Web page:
Calif. Board Revises Policy for LEP Students
The California school board unanimously approved a new policy last week that grants districts maximum flexibility over how they educate the state's 1.4 million students whose native language is not English.
The advisory policy is as significant for what it does not say as for what it does. It urges districts to adopt sound programs that rapidly develop students' English proficiency and that provide access to a challenging curriculum. But it does not tell districts what methodology to use to achieve such results.
"California's children will no longer be trapped by the failed bilingual education policies of the past," board President Yvonne W. Larsen said in a statement. "Now, all of California's children will have a better opportunity for academic success."
The move comes less than two months before voters will decide the fate of Proposition 227, a statewide ballot measure that could virtually eliminate bilingual education in California schools.
Some political and education experts speculate that the board's action--along with a bill moving through the legislature that sponsors say would strengthen accountability in exchange for greater local flexibility--may undercut support for the initiative by the time votes are cast on June 2.
Some bilingual education supporters fear the state board's vote, by weakening state encouragement of bilingual education, will allow limited-English-proficient students to fall behind. But observers on both sides of the issue agree that the move highlights the state's complex and shifting bilingual education landscape.
That landscape may shift more if Sen. Deirdre Alpert has her way. The Democratic lawmaker's bill, SB 6, cleared a key lower-house committee April 1 and may hit the Assembly floor by month's end, where it faces an uphill battle. The Senate approved the bill last year.
The bill would allow each district to determine the type of services that would most benefit its LEP students based on the local population and the resources available. It would also require districts to test LEP students regularly and to revise their programs if, after two years, those students failed to demonstrate academic achievement at the district average.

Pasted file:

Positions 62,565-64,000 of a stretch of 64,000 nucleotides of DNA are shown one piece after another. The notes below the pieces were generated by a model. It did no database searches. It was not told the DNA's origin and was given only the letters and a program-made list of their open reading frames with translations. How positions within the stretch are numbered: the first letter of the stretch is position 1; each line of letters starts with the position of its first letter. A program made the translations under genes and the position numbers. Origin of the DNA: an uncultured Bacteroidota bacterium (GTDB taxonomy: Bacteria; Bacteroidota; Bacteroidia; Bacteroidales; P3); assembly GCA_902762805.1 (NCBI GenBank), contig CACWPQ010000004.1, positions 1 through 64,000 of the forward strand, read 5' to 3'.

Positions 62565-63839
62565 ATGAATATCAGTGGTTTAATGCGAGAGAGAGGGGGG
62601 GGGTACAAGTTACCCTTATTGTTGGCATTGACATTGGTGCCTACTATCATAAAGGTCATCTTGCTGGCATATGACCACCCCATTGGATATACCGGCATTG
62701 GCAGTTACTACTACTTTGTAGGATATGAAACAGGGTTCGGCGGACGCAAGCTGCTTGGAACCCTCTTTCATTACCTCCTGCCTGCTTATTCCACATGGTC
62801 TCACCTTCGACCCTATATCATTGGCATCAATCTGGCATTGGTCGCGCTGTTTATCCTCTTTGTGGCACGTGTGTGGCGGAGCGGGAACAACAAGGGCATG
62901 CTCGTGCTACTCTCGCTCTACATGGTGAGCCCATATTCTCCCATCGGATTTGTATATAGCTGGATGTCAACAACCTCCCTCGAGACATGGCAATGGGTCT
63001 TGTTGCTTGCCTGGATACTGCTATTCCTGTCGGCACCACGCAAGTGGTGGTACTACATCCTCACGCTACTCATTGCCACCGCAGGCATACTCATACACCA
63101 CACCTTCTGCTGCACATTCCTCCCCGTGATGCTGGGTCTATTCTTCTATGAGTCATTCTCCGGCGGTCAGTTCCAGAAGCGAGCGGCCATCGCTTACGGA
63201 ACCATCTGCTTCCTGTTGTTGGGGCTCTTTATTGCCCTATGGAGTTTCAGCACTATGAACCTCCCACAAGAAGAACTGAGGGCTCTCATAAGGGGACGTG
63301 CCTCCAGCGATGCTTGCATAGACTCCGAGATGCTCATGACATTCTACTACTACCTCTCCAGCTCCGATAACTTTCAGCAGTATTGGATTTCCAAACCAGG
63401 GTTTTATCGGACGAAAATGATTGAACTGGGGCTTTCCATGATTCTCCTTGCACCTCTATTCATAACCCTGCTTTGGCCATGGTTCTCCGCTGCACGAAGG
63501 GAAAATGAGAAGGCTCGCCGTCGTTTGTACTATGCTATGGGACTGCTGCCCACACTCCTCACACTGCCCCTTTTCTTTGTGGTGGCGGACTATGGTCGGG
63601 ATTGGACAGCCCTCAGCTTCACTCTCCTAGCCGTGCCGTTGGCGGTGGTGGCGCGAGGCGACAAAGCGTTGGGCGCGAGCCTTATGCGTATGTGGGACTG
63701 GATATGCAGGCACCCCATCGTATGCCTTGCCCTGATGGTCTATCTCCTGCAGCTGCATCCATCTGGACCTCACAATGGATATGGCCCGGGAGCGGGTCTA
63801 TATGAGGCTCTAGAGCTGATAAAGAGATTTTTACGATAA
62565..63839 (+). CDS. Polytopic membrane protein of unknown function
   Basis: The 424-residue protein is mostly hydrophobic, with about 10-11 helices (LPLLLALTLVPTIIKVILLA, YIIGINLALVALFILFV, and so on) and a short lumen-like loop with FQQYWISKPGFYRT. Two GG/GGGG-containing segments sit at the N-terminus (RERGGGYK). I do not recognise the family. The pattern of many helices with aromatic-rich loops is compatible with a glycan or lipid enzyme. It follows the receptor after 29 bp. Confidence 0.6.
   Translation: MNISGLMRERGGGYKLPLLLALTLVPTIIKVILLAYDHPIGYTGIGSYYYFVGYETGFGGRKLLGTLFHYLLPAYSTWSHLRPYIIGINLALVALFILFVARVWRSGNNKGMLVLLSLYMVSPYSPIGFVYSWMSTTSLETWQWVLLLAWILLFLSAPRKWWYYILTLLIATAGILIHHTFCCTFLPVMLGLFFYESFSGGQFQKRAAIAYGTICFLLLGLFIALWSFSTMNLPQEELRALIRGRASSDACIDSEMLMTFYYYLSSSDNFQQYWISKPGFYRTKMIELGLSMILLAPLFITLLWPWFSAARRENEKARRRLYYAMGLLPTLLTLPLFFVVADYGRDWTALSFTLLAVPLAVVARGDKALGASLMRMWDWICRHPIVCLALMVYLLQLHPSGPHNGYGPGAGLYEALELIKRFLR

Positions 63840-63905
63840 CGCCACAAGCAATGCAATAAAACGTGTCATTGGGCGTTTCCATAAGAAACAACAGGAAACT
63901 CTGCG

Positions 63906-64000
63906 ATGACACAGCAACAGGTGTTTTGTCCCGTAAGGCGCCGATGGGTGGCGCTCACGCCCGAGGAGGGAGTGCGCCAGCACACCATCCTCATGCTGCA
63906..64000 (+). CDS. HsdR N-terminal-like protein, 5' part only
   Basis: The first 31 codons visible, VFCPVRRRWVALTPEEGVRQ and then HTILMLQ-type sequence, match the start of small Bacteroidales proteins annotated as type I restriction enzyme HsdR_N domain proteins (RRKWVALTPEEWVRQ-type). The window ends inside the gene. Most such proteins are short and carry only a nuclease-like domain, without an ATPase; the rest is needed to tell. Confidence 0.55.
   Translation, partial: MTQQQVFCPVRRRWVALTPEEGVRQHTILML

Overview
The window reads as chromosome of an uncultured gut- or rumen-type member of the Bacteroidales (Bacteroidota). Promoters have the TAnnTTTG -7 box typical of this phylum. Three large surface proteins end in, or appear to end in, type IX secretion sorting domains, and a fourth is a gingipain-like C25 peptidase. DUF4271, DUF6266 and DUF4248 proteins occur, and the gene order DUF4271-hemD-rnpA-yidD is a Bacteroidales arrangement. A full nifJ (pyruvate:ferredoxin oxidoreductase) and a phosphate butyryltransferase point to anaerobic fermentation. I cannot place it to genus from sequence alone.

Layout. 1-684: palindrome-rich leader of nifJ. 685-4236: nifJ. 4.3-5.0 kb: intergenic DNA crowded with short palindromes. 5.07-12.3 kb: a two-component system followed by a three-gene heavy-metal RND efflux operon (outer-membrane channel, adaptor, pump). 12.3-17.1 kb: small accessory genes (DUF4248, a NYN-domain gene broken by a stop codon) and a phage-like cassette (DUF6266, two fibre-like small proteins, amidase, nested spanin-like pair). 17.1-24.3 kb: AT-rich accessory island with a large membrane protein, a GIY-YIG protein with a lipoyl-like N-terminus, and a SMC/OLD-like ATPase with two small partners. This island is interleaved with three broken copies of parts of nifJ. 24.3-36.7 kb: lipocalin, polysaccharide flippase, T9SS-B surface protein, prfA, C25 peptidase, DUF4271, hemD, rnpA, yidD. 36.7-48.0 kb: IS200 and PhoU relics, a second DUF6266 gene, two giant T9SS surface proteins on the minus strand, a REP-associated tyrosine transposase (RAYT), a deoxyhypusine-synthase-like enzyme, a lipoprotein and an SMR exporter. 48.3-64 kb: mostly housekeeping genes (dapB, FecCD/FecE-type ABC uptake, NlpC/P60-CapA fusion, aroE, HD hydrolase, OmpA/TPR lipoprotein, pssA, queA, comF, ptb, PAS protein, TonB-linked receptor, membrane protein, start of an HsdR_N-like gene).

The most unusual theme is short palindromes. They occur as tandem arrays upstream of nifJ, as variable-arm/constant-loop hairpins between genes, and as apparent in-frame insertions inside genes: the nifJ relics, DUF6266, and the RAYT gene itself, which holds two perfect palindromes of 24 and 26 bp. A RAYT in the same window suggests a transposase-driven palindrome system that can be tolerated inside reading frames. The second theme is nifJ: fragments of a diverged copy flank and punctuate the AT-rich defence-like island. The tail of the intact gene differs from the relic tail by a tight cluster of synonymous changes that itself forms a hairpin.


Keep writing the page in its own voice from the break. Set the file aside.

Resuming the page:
California's bilingual education law expired in 1987, but the law's "general purposes" remained in effect and have continued to provide the basis for state policy. Since then, the state has used the old law's requirement that LEP students be taught in their primary languages "when necessary" to ensure equal opportunity for academic achievement. That policy generally served to promote bilingual education programs, especially for students with almost no English skills.
But that interpretation was thrown into a tailspin by a ruling and judgment handed down in February and March by Superior Court Judge Ronald B. Robie.
His ruling came in a lawsuit involving the 29,000-student Orange Unified district near Los Angeles, which last year won a state board waiver exempting it from having to provide native-language instruction. The district instead adopted an English-immersion approach. Hispanic parents and civil rights advocates challenged the program change in court.
In his ruling, Judge Robie prohibited the state board from issuing such waivers, but policymakers and observers disagree about what his other findings mean.
The state board says that when the bilingual law expired, so did the provision on primary-language instruction, making waivers unnecessary. That interpretation led the board to scrap its old LEP policy in March.
The state's elected schools chief, lawyers for the California education department, and some civil rights groups, however, maintain that the court ruling upholds the requirement for primary-language instruction when needed. That, they say, is why the court called on the state board to stop granting waivers.
'Work in Progress'
"While I share the board's emphasis on local control, state law and the Robie court decision still require that comprehensive educational services be provided to limited-English-proficient students, including, when necessary, primary-language instruction," State Superintendent Delaine Eastin said in a statement responding to the board's action.
In addition to passing a new LEP policy, the board last week repealed a number of bilingual education regulations. Before the rules changes become final, the state office of administrative law must approve them. And board members vowed to revisit the rules once the state picture on bilingual education becomes clearer.
In the coming months, the state board will likely take a wait-and-see attitude before it makes further bilingual education changes, watching the legislature and the June 2 election outcome, said Bill Lucia, the board's executive director. "This is still a work in progress," he said.
In related news about Proposition 227, a panel that advises President Clinton on Hispanic education voted April 3 to oppose the ballot measure.
The President's Advisory Commission on Educational Excellence for Hispanic Americans said in a statement that the initiative "is contrary to the best research and practices for academic success and English language acquisition."